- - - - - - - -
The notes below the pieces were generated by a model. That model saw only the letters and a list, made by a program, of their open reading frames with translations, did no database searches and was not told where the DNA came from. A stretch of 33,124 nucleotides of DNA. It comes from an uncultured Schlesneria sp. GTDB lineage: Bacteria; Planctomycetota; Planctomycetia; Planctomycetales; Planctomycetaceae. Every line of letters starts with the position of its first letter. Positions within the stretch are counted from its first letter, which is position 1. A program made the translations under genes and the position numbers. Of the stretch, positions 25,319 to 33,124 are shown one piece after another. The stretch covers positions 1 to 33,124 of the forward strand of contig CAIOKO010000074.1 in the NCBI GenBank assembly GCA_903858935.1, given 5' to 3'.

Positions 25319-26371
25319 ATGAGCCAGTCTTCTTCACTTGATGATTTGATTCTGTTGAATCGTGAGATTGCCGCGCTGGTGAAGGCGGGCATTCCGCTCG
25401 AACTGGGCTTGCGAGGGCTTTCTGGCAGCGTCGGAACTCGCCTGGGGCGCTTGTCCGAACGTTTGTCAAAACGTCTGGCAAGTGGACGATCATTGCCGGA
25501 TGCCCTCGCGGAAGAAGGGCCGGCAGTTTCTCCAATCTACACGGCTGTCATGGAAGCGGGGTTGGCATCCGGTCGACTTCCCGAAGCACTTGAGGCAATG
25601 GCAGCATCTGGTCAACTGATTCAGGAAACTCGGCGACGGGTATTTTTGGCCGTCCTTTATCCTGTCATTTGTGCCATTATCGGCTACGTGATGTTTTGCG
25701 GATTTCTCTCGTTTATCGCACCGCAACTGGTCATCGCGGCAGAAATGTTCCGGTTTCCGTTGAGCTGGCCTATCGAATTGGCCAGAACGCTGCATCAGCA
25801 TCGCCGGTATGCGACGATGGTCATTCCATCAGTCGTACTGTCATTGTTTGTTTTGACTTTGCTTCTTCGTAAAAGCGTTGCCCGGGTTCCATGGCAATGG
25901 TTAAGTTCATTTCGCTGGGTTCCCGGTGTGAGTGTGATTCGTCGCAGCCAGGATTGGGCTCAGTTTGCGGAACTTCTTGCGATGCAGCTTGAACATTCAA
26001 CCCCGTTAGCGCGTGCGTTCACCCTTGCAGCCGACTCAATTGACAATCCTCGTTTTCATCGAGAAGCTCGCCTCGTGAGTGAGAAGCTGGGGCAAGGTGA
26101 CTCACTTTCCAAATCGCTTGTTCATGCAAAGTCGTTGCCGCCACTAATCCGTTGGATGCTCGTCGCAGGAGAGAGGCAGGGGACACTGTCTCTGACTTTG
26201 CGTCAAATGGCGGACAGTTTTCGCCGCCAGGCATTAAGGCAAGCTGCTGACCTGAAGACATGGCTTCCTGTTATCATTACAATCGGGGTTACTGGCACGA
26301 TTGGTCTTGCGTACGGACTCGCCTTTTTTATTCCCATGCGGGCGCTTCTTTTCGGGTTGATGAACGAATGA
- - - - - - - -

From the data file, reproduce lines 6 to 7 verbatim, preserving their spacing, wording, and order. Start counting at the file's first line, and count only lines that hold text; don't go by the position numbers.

25601 GCAGCATCTGGTCAACTGATTCAGGAAACTCGGCGACGGGTATTTTTGGCCGTCCTTTATCCTGTCATTTGTGCCATTATCGGCTACGTGATGTTTTGCG
25701 GATTTCTCTCGTTTATCGCACCGCAACTGGTCATCGCGGCAGAAATGTTCCGGTTTCCGTTGAGCTGGCCTATCGAATTGGCCAGAACGCTGCATCAGCA